Now back to the creek at the base of the cliffs; post holing is hit or miss but not excruciatingly painful. I’m in awe at how the scenery changes from early morning to midafternoon with all the melting. I can hear the lake ice and waterfall cracking. I find a better way back through the trees and run into some day hikers in tennis shoes at the lake. I feel silly and bogged down with all my mountaineering equipment but just keep smiling, slowly winding my way down Willow Creek reminiscing in my adventure.
Day 2: San Luis attempt from Equity Mine via bike
Distance ~6 miles
I’m not sure which I like best, hiking or biking, but my favorite thing to do is combine them. The road up to the Equity mine is in great shape. However, after the first creek crossing combined with spring runoff, the morning conditions are icy and the afternoon a muddy mess. I biked up to the Wilderness boundary and stashed the bike in the bushes. I was surprised how quickly the sun warmed everything and by the time I got up and over to meet the Colorado Trail I was attacked by a post holing nightmare in the small forest. My snowshoes sunk into the soft snow/mud combo and became a heavy burden so I ditched them. I climbed the second saddle and my heart sank. The entire basin up to the third saddle is snow covered. No fun. I dropped in and another post holing nightmare began. I sat there and looked up at San Luis oh so close, but really hours away. Coming back was going to be worse so with my head hung low, defeated, I turned around. Lesson learned. There’s a reason there are no tracks there but mine. As always, I am elated to see my trusty steed to carry me back down the mountain. Good boy.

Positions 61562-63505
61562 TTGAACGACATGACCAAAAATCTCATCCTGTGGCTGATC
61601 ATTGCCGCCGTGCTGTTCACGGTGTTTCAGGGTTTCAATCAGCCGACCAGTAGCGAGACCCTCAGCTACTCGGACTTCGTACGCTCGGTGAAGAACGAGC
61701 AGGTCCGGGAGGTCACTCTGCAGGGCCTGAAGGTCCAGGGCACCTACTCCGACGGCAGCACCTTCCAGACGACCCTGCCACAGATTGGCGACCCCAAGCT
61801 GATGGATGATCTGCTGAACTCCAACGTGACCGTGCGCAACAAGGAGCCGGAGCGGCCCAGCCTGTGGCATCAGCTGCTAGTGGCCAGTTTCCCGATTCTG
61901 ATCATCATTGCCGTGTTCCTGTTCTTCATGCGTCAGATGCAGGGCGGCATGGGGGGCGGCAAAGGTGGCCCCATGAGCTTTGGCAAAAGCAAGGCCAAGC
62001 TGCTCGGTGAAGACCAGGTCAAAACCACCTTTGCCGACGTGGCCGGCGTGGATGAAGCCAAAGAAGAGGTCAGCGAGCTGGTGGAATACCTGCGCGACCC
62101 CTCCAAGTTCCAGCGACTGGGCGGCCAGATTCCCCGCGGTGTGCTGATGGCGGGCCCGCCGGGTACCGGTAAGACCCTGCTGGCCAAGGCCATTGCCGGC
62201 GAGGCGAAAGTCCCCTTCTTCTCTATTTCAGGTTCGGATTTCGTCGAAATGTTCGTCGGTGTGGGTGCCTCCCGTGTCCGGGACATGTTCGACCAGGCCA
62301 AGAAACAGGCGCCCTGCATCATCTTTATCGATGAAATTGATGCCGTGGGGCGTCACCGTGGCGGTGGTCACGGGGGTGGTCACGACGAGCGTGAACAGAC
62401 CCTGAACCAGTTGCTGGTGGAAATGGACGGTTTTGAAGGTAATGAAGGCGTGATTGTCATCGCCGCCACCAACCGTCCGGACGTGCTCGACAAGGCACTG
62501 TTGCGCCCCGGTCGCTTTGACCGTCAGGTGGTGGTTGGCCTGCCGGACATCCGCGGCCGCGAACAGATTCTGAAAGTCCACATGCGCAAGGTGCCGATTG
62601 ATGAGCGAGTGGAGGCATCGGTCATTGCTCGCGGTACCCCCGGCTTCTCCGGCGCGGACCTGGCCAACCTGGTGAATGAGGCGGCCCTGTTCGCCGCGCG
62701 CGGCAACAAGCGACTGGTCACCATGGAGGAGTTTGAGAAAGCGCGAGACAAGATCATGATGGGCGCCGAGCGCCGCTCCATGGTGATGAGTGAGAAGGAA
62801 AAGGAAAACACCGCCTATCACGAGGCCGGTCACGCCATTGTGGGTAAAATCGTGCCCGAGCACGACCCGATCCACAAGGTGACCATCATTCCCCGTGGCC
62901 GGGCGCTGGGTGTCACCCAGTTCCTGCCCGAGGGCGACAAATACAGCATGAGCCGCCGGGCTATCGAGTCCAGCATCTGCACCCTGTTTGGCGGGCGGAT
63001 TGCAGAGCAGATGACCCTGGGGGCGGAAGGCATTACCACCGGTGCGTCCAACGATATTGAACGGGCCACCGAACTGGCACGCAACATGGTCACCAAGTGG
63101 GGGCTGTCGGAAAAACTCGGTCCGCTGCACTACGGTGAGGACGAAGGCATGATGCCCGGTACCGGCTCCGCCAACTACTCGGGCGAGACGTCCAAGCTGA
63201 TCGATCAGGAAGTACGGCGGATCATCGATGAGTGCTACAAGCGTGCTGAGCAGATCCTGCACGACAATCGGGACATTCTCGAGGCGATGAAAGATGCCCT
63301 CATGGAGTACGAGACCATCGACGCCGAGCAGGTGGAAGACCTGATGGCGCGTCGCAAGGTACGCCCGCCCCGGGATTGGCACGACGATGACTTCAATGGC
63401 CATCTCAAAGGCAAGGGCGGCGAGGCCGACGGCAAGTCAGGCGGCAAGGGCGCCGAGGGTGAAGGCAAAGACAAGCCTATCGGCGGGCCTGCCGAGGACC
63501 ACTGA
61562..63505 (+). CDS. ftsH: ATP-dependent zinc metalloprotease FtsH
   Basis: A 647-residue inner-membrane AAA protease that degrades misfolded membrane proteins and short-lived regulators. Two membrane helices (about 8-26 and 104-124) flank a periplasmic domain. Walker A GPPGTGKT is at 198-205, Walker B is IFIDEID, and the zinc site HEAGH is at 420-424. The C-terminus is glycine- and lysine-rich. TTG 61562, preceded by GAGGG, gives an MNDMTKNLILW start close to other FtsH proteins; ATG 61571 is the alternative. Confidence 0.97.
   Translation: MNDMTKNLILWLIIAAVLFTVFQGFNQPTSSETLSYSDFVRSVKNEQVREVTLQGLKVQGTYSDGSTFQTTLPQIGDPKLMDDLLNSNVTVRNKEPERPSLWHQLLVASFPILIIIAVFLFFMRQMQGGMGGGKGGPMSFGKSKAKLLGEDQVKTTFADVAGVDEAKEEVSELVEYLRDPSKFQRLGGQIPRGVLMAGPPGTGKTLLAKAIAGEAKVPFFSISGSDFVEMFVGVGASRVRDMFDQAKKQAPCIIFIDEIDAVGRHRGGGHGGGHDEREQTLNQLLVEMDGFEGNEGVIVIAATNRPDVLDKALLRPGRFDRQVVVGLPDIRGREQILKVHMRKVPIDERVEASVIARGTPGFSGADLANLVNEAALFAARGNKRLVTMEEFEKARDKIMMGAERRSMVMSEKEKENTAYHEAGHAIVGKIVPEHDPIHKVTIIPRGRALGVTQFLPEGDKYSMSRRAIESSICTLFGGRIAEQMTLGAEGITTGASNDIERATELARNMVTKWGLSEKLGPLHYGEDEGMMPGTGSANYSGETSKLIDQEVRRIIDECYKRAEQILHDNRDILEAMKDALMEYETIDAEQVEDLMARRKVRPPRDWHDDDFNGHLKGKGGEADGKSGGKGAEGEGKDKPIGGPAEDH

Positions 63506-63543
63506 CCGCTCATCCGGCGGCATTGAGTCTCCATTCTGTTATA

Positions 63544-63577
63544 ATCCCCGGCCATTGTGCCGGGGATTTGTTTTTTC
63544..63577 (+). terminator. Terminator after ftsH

I’ll be back….
The drive over to Cinnamon Pass from Creede was long. Slumgillion pass is in rough shape with what I’d estimate a 4:1 ratio of dead vs. thriving pine trees. Once pass the beautiful San Cristobal Lake, I was greeted by a wavy horizontal rainbow. I’ve never seen such a thing. Cinnamon pass is in good shape with just two obstacles that would stop a low clearance 2WD vehicle. I really wanted to save the day and climb Handies but by the time I cleaned all the mud from my gear from the San Luis debacle and 4WD over to the TH it was too late to attempt. The mighty Forester aka “Roobie” did a fine job at clearing all the obstacles and robust creek crossing. There was a slushy snow drift approximately 1.5 miles from the TH that stopped me so I turned around and set up my car camp at the Silver Creek TH. Like a jerk I propped my bike against nearby truck so I could flip Roobie around and got busted. Geez, the truck owner was pissed. If I were a man he would’ve surely given me a shiner. He was so mad that I didn’t know what to say. I wished I would’ve apologized. A few climbers were coming back and I could see no one had snow shoes so I decided to take my chances as I got my pack ready and leave them behind, which was good decision.
May 27 Happy Memorial Day. Thank you to all Veterans for your service.
Sunshine to Red Cloud via the South Fork then down Silver creek